Psalm 119.105
Your word is a lamp for my feet,
a light on my path.

Reflection: Light for the Next Step
By John Tillman

I’ve found the promises of light bulb companies to be some of the most blatant marketing falsehoods I’ve ever experienced.

In the past nine years living in the same house, I’ve replaced multiple CFL bulbs that claimed they would last over 10 years. Then I replaced those with LEDs claiming to last 13. Recently, I’ve replaced those with, slightly more honest LED bulbs that only claim to last 9 years. The truth will come out—or burn out, in this case.

The ease with which we access artificial light in our modern world makes it difficult for us to understand the world in which this Psalm was written. A lamp for our feet seems redundant when every space is illuminated. We will feel cheated by this verse if we mistake the light it promises for a prophetic career map.

According to the psalmist, God’s word isn’t a spotlight for our ego-centric quest. It isn’t automobile high beams enabling us to speed through the dark toward the future. God’s word, most of the time, provides one-step-at-a-time light. A lamp for our feet forces us to engage with where we are, not look only at distant destinations.

Serving in India, Amy Carmichael wrote about her experience of learning about this popular verse in a very practical way.

Once when I was climbing at night in the forest before there was a made path, I learned what the word meant, Psalm 119.105: “They word is a lantern to my path”. I had a lantern and had to hold it very low or I should certainly have slipped on those rough rocks. We don’t walk spiritually by electric light but by a hand lantern. And a lantern only shows the next step—not several ahead.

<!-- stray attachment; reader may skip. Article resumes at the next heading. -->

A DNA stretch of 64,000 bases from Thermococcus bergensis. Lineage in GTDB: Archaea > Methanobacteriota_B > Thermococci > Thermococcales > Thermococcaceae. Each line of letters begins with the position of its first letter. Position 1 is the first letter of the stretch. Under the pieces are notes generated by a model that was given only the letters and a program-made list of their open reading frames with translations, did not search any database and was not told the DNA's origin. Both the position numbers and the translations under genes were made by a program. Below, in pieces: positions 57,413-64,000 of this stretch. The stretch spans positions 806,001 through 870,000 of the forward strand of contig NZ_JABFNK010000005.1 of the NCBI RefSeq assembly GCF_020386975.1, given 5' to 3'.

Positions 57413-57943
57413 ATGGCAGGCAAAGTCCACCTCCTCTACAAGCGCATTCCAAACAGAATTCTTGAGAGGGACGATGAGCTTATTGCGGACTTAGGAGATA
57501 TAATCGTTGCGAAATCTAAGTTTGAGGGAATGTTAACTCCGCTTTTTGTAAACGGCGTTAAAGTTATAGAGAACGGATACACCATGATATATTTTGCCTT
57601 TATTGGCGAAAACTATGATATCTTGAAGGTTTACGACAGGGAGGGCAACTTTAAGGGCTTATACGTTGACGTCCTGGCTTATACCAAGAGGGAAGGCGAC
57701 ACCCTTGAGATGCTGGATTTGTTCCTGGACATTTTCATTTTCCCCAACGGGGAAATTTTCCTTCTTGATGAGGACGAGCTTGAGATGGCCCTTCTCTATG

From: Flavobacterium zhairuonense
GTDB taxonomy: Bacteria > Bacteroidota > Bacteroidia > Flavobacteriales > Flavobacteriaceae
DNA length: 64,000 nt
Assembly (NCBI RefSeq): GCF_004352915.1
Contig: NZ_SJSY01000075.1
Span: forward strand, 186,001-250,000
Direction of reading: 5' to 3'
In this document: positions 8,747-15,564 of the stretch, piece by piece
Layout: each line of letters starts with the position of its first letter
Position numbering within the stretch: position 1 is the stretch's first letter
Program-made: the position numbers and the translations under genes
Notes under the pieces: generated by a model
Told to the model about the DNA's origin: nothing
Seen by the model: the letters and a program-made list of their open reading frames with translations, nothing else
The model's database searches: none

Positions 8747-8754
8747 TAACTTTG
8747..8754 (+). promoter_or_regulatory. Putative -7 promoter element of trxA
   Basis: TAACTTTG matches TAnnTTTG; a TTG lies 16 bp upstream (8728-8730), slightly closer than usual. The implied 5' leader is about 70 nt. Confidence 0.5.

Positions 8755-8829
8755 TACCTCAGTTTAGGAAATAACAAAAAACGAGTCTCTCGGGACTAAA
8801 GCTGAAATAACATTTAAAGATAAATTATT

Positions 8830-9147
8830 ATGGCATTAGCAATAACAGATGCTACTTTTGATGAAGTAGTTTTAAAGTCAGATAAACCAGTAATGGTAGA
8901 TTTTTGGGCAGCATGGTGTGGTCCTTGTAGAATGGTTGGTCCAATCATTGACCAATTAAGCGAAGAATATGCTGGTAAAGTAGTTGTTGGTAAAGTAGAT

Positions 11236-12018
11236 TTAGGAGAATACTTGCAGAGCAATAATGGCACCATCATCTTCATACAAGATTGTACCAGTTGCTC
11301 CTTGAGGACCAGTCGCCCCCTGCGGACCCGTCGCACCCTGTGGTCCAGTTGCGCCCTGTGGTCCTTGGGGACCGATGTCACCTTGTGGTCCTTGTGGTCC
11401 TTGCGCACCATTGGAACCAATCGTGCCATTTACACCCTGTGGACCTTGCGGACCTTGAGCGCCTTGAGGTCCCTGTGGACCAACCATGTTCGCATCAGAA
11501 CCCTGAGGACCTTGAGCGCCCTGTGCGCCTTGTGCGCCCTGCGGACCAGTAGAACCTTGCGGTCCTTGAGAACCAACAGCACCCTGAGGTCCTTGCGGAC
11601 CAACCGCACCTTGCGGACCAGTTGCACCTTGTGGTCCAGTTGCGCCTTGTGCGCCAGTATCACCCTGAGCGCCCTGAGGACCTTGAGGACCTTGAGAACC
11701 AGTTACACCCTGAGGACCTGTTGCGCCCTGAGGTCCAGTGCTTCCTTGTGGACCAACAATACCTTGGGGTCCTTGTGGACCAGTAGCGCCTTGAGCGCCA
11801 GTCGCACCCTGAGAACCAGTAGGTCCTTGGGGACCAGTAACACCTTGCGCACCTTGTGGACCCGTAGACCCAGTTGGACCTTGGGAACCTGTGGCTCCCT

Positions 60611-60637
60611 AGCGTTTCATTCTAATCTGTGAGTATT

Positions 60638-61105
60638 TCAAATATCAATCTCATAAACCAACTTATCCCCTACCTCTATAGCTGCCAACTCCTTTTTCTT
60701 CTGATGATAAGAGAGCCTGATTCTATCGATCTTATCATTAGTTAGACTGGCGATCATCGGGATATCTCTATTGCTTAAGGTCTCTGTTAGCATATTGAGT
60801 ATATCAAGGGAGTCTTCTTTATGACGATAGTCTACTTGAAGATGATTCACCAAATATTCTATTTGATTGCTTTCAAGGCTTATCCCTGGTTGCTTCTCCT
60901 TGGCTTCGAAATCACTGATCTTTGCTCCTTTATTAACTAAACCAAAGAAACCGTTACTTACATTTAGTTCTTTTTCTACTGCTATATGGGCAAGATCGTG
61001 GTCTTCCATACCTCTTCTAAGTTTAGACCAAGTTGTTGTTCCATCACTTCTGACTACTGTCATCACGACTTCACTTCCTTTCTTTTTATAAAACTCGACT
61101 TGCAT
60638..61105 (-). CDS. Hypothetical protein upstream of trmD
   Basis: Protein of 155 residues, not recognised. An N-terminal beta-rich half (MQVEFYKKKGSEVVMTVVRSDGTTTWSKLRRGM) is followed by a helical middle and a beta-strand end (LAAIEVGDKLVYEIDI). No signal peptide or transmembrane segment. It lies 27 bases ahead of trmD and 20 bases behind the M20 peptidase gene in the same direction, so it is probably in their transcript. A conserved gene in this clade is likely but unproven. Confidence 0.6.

All the lights we trust in other than God’s Word, will one day fail.
The brightest lights we know and can design can’t show us what God’s Word can.
God’s Word is the light we need for everyday living.
Walking daily in this Word, meditating on it, breathing it in and out, making it a part of our thoughts and our prayers, charges an inner light of the Holy Spirit that we can trust to give us the next step. Carmichael explains:

If the next step is clear, then the one thing to do is to take it. Don’t pledge your Lord or yourself about the steps beyond. You don’t see them yet.

Daily spiritual disciplines keep oil in your lamp so that you may follow the steps of the bridegroom when he calls.

Prayer: The Greeting
Restore us O God of hosts; show the light of your countenance, and we shall be saved. — Psalm 80.3

– Prayer from The Divine Hours: Prayers for Autumn and Wintertime by Phyllis Tickle.

Prayers from The Divine Hours available online and in print.

Today’s Readings
Hosea 2 (Listen – 3:48)
Psalm 119.97-120 (Listen – 15:14)

Additional Reading
Read More about The Good of Christ
Remember the parable of the foolish virgins: they were not harlots or profane, but “virgins.” They were not persecutors, blasphemers, or malicious, but “foolish”—supine, careless, negligent: they had lamps in their hands, but no oil in their hearts.

Read More about In the Wealth of a Dying World
The ineffable source from which this lamp borrows its light is the Light which shines in darkness, but the darkness cannot comprehend it.

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